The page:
For Immediate Release:
December 20, 2022
Lauren Kent 202-483-7382
Jackson, Wyo. – In a win for free speech, an initially rejected anti-leather ad campaign from PETA will take off at the Jackson Hole Airport. Airport officials tried for months to avoid running the animal rights message, until PETA’s lawyers pressed them regarding what appeared to be blatant viewpoint discrimination in violation of the First Amendment—and now PETA’s ad can be seen on hundreds of brochures available at the airport, just in time for the busy holiday travel season.
“The public deserves to know that behind every leather bag is an individual who felt pain and fear before they were killed,” says PETA Executive Vice President Tracy Reiman. “Because PETA won this victory, travelers at Wyoming’s busiest airport may consider ditching the emotional baggage of knowing an animal was carved up for their leather carry-on by purchasing cruelty-free luggage instead.”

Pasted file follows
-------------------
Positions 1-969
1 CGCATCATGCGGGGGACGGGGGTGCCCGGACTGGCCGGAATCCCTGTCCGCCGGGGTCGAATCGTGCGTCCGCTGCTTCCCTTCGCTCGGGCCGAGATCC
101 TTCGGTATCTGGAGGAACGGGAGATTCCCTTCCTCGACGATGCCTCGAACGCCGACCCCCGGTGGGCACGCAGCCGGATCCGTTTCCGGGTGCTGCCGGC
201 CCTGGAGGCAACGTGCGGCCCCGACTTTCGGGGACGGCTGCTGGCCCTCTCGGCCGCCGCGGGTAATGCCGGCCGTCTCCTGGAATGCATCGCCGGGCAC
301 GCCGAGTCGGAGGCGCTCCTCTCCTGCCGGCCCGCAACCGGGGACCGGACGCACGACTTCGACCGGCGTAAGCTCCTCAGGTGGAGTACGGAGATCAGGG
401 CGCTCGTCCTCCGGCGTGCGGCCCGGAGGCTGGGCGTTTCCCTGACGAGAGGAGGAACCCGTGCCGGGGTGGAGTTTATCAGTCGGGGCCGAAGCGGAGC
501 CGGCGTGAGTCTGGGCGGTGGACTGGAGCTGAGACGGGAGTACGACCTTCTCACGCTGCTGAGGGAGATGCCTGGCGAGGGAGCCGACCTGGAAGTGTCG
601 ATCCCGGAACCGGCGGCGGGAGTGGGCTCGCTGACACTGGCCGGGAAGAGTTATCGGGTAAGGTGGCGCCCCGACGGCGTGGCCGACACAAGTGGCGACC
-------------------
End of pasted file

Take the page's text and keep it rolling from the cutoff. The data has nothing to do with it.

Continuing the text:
The Jackson Hole Airport first rejected PETA’s ad, without reason, in June 2022. Thanks to a public records request, PETA discovered e-mail exchanges between airport officials that hinted at why: “I support their work, but dang it, why does that bag have to look so much like mine.L ”; “[T]his can be offensive to some folks”; and “I just walked past the cow hide chairs reading this email … Not sure this message is quite right.” The airport reversed its decision in November after correspondence with PETA’s lawyers, allowing the anti-leather message to appear in its brochures.
Cows ranked as the largest “livestock commodity” raised in Wyoming in 2020, and because skin is one of the most economically important coproducts of the meat industry, buying leather directly contributes to factory farming and the slaughter of animals. Cows killed for leather may be skinned and dismembered while still conscious—having already endured castration, branding, or tail-docking without painkillers. Rather than supporting this cruelty, conscientious shoppers can easily find vegan leathers made of innovative materials like pineapple leaves, apple peels, cork, and cactus.
PETA was assisted in its efforts by Andrew Clubok and Tené Johnson of the global law firm Latham & Watkins LLP.
PETA—whose motto reads, in part, that “animals are not ours to wear”—opposes speciesism, a human-supremacist worldview. For more information, please visit PETA.org or follow the group on Twitter, Facebook, or Instagram.